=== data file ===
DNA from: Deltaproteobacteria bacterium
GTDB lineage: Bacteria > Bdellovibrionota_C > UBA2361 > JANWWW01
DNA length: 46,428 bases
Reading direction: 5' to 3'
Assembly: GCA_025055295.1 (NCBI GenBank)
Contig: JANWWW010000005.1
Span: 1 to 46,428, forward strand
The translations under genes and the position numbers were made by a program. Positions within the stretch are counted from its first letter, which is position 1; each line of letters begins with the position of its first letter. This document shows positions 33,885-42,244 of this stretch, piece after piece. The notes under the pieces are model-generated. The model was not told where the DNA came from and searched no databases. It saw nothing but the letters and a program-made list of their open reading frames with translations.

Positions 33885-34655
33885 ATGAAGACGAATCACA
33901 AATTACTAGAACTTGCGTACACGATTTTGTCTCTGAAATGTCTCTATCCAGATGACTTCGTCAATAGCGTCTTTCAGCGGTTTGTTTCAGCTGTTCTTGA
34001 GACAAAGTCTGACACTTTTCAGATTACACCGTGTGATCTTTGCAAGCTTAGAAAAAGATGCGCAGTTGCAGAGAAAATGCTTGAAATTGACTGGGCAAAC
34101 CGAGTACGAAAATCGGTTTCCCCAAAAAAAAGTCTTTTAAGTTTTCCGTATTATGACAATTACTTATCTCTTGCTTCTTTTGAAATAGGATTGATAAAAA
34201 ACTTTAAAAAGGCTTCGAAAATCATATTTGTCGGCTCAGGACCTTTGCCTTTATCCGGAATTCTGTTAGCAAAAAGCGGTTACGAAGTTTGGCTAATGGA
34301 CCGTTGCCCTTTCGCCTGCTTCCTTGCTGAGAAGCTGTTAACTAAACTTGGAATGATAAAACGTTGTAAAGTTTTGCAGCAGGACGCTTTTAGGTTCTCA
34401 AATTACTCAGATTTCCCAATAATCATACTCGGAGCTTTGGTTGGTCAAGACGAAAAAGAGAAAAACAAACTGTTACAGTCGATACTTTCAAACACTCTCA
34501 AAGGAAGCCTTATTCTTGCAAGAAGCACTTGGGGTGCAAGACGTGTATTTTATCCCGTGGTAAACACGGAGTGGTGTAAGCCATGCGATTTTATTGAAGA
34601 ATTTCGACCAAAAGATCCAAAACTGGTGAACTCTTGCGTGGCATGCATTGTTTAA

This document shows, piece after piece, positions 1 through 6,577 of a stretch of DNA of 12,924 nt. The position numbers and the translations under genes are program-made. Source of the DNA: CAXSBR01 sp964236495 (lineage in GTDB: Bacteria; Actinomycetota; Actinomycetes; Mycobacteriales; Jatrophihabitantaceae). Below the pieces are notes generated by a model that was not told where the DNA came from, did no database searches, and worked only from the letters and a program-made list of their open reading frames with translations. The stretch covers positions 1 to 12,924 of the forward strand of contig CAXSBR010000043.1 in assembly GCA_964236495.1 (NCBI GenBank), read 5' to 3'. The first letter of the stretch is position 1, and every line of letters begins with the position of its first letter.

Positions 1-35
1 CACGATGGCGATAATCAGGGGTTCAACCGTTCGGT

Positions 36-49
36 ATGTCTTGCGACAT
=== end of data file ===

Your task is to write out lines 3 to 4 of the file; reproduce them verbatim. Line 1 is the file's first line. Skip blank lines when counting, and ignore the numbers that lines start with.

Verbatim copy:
DNA length: 46,428 bases
Reading direction: 5' to 3'